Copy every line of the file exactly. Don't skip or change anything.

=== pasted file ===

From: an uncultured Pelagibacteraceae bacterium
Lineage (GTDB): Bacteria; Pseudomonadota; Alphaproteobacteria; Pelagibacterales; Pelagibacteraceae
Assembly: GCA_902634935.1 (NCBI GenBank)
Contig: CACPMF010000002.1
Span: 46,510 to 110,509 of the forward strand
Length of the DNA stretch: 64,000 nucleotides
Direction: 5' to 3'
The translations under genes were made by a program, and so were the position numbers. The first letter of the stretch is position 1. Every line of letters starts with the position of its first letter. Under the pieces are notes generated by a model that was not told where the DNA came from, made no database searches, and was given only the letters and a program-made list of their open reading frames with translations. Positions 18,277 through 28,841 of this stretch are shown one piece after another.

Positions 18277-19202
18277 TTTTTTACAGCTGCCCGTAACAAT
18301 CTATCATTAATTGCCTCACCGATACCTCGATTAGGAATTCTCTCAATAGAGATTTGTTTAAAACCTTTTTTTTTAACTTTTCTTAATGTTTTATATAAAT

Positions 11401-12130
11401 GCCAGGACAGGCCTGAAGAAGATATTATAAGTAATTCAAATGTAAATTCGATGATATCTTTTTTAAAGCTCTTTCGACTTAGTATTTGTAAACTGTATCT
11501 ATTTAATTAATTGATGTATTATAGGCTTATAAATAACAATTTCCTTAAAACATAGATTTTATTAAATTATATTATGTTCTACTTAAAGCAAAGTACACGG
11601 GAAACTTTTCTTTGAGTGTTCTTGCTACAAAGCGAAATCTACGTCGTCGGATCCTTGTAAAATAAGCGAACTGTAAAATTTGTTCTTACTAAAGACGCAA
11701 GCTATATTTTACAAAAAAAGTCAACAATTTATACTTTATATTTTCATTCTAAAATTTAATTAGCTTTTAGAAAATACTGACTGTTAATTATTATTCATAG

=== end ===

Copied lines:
From: an uncultured Pelagibacteraceae bacterium
Lineage (GTDB): Bacteria; Pseudomonadota; Alphaproteobacteria; Pelagibacterales; Pelagibacteraceae
Assembly: GCA_902634935.1 (NCBI GenBank)
Contig: CACPMF010000002.1
Span: 46,510 to 110,509 of the forward strand
Length of the DNA stretch: 64,000 nucleotides
Direction: 5' to 3'
The translations under genes were made by a program, and so were the position numbers. The first letter of the stretch is position 1. Every line of letters starts with the position of its first letter. Under the pieces are notes generated by a model that was not told where the DNA came from, made no database searches, and was given only the letters and a program-made list of their open reading frames with translations. Positions 18,277 through 28,841 of this stretch are shown one piece after another.

Positions 18277-19202
18277 TTTTTTACAGCTGCCCGTAACAAT
18301 CTATCATTAATTGCCTCACCGATACCTCGATTAGGAATTCTCTCAATAGAGATTTGTTTAAAACCTTTTTTTTTAACTTTTCTTAATGTTTTATATAAAT

Positions 11401-12130
11401 GCCAGGACAGGCCTGAAGAAGATATTATAAGTAATTCAAATGTAAATTCGATGATATCTTTTTTAAAGCTCTTTCGACTTAGTATTTGTAAACTGTATCT
11501 ATTTAATTAATTGATGTATTATAGGCTTATAAATAACAATTTCCTTAAAACATAGATTTTATTAAATTATATTATGTTCTACTTAAAGCAAAGTACACGG
11601 GAAACTTTTCTTTGAGTGTTCTTGCTACAAAGCGAAATCTACGTCGTCGGATCCTTGTAAAATAAGCGAACTGTAAAATTTGTTCTTACTAAAGACGCAA
11701 GCTATATTTTACAAAAAAAGTCAACAATTTATACTTTATATTTTCATTCTAAAATTTAATTAGCTTTTAGAAAATACTGACTGTTAATTATTATTCATAG